More than one in eight MPs employ a family ember or partner using taxpayer cash, it has emerged.
A staggering 86 MPs employed one of their family members in the latest financial year – equivalent to more than 13 per cent of the entire House of Commons, the i newspaper reported.
Paying the salaries of MPs’ families will cost taxpayers around £2.5 million this year, amid heightened scrutiny on politicians’ financial interests.
As many as 45 Tory MPs declared their wive or partners as members of their parliamentary staff in 2021 – fulfilling jobs like office managers, researchers, assistants and secretaries.
The figure makes up more than 16 per cent of the 273 male Tories currently in office – around one in six male Conservative MPs.
Among the most high-profile MPs on the list are Robert Buckland – who, until recently, served as justice secretary – Graham Brady, chair of the influential 1922 Committee, and Simon Hart – the Secretary of State for Wales.
There is no indication any MPs have broken parliamentary rules – due to a loophole allowing “connected parties” to be put on the payroll.
Since 2017, the Independent Parliamentary Standards Authority (IPSA) has attempted to crack down on perceived nepotism in the Commons. No funding has since been provided for MPs to employ connected parties.
A further 13 Labour MPs declared their wives or partners as employees on the recent financial register – more than half of the 24 Labour MPs who employ close family members on their parliamentary staff.
With Westminster gripped by a sleaze scandal, Labour has said Tory MPs are raking in hundreds of thousands of pounds in consultancy fees as it sought to keep up the pressure on Boris Johnson over Westminster “sleaze”.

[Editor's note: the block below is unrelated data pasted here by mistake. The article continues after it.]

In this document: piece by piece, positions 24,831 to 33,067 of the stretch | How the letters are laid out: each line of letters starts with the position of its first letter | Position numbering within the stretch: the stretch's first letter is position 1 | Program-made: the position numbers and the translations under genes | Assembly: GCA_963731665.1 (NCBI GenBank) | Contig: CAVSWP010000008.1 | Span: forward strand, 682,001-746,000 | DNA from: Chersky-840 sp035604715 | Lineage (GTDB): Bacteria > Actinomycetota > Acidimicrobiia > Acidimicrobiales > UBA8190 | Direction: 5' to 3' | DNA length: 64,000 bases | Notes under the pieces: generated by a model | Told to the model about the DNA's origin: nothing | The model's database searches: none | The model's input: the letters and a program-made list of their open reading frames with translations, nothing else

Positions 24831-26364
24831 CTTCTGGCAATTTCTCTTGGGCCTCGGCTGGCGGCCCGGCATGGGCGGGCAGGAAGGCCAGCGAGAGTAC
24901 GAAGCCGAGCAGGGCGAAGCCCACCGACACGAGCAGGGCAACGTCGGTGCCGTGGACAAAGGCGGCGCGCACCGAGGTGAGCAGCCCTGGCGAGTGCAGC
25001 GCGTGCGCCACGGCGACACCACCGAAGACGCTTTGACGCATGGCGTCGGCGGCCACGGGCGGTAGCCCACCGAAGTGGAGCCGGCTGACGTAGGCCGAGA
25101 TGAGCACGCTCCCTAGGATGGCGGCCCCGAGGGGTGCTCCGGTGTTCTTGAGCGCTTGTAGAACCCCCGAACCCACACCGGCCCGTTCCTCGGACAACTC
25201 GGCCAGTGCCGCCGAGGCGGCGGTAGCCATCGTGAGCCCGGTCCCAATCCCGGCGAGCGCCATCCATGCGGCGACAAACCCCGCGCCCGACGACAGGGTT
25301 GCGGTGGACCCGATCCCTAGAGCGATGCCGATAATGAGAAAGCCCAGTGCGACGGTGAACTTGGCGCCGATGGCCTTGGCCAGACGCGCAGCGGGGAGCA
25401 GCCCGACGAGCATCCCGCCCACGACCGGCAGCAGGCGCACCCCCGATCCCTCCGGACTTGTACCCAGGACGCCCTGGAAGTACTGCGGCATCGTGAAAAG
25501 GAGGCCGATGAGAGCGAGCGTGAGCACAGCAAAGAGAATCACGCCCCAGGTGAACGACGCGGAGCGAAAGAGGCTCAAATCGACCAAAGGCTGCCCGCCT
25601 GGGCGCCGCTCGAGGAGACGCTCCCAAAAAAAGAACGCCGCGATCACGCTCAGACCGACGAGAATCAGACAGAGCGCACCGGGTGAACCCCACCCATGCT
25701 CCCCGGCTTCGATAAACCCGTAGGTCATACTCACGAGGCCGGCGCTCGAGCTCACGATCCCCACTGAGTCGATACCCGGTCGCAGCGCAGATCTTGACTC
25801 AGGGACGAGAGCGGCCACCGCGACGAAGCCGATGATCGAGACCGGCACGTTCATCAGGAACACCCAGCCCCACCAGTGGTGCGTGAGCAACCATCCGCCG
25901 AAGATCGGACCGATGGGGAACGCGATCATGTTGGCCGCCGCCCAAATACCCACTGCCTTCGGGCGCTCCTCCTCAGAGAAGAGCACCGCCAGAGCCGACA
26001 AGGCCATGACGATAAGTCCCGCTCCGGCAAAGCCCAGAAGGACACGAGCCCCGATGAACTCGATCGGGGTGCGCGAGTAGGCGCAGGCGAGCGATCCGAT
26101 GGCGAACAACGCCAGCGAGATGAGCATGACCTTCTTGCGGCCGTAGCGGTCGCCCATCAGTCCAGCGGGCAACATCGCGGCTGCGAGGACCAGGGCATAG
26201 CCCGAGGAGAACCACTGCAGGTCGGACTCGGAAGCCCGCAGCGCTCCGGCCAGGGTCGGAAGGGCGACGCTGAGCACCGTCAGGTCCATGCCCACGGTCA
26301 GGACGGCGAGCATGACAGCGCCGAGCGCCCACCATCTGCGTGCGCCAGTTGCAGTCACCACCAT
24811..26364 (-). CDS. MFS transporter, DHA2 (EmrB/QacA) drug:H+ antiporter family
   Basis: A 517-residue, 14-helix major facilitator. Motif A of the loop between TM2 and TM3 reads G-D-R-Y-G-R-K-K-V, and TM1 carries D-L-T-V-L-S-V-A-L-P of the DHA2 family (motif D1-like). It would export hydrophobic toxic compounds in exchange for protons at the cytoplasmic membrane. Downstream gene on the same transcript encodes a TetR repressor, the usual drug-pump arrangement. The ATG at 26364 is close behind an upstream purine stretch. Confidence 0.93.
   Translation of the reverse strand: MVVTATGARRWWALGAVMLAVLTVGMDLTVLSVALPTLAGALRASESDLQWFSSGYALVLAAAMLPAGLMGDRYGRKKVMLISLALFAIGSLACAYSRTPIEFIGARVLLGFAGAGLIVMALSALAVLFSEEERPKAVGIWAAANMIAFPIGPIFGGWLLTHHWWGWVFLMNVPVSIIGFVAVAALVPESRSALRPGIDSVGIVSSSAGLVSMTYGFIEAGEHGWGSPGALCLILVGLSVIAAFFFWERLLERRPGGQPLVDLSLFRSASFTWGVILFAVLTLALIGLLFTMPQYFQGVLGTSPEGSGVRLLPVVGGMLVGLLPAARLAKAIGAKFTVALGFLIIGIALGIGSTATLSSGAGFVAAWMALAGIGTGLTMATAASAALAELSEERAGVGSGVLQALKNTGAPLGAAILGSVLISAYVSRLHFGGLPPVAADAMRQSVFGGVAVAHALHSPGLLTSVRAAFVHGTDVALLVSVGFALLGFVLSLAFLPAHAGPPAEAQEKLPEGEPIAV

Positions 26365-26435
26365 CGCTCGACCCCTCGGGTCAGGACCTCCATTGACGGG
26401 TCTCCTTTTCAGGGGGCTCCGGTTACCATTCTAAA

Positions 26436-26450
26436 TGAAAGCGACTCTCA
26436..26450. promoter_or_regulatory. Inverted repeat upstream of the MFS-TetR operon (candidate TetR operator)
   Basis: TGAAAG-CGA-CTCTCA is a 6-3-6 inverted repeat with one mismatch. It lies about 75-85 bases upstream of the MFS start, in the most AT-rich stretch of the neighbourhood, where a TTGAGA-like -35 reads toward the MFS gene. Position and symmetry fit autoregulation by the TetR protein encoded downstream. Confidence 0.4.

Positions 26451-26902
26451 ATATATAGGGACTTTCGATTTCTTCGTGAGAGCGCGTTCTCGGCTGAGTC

The opposition party published an analysis showing Conservative MPs received more than £1.7 million in consultancy fees since the start of the year, with one in seven taking money from outside interests.
Anneliese Dodds, the Labour Party chairwoman, said it showed there was “something rotten” at the heart of the Tory Party.
The claims came after the Prime Minister warned MPs they must obey Westminster rules regulating their outside interests if they want to continue taking second jobs.
He said that those who failed to do so should be “punished”.
His warning came as the former attorney general Sir Geoffrey Cox said he did not believe he had breached rules which ban MPs from using their parliamentary offices for outside business.
Labour has referred Sir Geoffrey to the Standards Commissioner Kathryn Stone after video emerged of him apparently taking part in legal proceedings in the British Virgin Islands remotely from his office in Westminster.
Pressed at a news conference at the Cop26 climate change summit in Glasgow, Johnson again refused to apologise for his handling of the issue after the row which erupted last week over the treatment of former cabinet minister Owen Paterson.
He nevertheless felt obliged to reassure an international audience listening into the gathering in Scotland that “the UK is not remotely a corrupt country”.
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